Adapted from the writings of Dayan Yitzhak Grossman December 3, 2020 All’s well that ends…
Dayan Daniel Dombroff
September 24, 2020
Q: I was employed during the summer as a lifeguard to supervise a camp’s swimming pool. One of my fellow lifeguards was instructed to close the pool at the end of the week, but he misunderstood the directive and shut off the filter. When the mistake was discovered at the beginning of the next week, the pool was filled with algae and not usable. No one knew how long it would take to remedy the problem, so all the lifeguards were told to stand by and be ready to return to work when the phone rang. We were summoned after three days. Must the camp pay me for this period?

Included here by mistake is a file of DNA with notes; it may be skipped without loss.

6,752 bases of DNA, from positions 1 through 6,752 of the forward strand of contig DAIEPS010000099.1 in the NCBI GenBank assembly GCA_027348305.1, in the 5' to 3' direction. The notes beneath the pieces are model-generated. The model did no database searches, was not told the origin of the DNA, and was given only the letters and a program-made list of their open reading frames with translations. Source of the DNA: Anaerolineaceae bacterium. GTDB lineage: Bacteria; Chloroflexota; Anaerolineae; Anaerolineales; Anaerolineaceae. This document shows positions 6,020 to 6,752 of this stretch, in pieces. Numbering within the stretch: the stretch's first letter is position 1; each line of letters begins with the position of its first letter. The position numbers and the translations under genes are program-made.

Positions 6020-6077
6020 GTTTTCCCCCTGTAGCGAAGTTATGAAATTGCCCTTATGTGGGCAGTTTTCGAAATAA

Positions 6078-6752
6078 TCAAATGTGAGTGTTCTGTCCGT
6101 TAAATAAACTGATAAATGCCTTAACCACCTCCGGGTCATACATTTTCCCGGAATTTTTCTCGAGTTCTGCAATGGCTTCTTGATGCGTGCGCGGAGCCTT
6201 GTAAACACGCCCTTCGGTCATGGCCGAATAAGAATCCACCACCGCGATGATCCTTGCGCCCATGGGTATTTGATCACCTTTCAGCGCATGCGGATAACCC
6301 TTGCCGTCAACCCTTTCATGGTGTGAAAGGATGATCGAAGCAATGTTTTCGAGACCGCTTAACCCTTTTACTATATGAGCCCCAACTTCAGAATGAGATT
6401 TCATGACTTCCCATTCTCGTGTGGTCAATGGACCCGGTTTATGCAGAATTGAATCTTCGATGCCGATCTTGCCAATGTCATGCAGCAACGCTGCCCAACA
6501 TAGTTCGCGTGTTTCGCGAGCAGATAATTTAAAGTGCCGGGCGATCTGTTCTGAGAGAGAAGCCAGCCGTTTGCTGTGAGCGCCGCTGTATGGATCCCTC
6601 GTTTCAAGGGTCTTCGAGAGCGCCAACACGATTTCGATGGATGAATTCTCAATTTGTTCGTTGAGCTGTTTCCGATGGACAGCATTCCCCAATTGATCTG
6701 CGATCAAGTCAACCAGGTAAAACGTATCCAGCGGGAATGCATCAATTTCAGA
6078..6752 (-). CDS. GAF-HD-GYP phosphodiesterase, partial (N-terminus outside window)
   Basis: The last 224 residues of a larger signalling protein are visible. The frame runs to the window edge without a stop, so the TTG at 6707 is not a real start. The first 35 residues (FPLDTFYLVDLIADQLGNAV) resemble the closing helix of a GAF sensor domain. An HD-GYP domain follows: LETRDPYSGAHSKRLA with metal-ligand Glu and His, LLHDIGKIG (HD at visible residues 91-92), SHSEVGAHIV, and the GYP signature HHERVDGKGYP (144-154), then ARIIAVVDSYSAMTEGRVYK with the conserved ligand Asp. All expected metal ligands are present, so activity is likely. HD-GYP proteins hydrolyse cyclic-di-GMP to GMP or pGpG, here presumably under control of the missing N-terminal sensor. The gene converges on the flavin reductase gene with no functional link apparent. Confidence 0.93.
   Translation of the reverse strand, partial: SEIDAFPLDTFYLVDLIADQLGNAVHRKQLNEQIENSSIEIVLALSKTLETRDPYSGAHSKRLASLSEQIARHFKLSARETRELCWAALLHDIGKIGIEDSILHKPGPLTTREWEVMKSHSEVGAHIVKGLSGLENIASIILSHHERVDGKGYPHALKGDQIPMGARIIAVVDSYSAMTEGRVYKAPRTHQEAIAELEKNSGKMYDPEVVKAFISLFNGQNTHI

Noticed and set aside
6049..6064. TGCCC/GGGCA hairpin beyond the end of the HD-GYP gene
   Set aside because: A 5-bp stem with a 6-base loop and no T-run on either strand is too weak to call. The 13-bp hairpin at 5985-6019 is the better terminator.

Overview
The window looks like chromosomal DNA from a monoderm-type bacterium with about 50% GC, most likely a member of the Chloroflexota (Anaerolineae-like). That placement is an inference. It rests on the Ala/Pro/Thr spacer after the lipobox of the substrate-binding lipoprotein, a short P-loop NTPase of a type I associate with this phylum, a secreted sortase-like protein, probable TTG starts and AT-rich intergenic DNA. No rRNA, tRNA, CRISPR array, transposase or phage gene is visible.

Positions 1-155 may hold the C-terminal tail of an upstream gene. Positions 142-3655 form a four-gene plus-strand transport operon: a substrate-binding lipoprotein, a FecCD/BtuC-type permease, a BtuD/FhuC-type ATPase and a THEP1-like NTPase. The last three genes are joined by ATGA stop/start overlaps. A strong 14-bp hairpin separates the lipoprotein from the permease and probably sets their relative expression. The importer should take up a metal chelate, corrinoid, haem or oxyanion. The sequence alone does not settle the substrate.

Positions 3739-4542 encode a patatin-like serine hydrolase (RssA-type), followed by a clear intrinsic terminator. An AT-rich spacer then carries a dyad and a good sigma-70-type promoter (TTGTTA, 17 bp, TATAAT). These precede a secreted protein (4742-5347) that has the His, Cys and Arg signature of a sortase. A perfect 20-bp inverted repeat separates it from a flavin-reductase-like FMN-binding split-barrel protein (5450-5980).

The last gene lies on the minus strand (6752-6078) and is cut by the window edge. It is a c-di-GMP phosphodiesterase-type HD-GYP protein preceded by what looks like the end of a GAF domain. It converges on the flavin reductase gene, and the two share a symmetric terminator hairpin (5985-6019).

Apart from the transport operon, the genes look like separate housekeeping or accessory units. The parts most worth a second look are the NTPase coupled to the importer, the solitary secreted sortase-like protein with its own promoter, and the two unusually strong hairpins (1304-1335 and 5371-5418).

A: According to the Shulchan Aruch (C.M. 333), if an employer is unable to utilize the services of an employee due to circumstances beyond the employer’s control ( Thus, in this case, although it was not your fault that the pool was unusable and no lifeguarding was needed, the employer is still exempt from paying you for lifeguarding. However, the camp is indeed obligated to compensate you for the time you had to be on call and unavailable to do other work, as in the case in the Shulchan Aruch, where workers were instructed to go to a site to transport packages but upon arrival found no packages. In that case, the workers are paid a lower rate for the time they spent traveling, though they performed no labor. Here, too, being on call is easier than actual lifeguarding, so a lower rate of pay would be appropriate, to be determined based on how much more difficult it is to supervise a pool than to be on call.